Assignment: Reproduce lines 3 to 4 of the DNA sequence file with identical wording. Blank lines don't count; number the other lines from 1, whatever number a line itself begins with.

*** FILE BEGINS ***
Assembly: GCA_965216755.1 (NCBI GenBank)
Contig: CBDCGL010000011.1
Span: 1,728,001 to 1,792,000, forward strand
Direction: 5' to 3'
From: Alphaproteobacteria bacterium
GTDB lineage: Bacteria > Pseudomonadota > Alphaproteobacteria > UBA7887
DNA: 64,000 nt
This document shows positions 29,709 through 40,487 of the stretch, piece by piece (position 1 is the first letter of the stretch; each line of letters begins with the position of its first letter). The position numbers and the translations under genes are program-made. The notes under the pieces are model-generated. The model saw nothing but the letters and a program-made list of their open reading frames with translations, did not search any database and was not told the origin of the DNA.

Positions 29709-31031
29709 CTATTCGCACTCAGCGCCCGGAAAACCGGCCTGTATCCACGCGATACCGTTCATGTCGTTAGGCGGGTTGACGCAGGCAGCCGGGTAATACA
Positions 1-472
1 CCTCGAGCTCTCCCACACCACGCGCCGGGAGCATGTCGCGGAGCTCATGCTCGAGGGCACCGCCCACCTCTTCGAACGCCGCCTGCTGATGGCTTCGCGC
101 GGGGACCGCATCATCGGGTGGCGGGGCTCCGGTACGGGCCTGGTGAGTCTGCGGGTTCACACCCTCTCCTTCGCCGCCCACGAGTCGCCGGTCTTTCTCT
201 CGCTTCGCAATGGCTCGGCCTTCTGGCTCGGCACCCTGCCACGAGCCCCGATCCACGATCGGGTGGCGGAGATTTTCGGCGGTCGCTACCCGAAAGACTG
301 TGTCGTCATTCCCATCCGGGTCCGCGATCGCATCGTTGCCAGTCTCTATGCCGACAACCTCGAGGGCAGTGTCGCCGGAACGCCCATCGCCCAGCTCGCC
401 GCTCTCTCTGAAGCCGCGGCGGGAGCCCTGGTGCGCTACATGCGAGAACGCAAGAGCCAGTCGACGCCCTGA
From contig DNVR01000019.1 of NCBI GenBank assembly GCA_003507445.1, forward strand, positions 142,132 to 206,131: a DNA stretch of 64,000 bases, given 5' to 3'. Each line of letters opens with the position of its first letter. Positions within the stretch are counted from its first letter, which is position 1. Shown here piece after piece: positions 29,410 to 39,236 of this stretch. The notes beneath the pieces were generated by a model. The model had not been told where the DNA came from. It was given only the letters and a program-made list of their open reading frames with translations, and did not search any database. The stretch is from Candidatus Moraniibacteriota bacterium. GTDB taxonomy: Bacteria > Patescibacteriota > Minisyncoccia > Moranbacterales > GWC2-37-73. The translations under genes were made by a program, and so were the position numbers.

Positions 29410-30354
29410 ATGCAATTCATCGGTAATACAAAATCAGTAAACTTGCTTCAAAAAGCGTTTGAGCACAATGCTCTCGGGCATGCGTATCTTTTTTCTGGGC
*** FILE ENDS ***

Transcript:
Span: 1,728,001 to 1,792,000, forward strand
Direction: 5' to 3'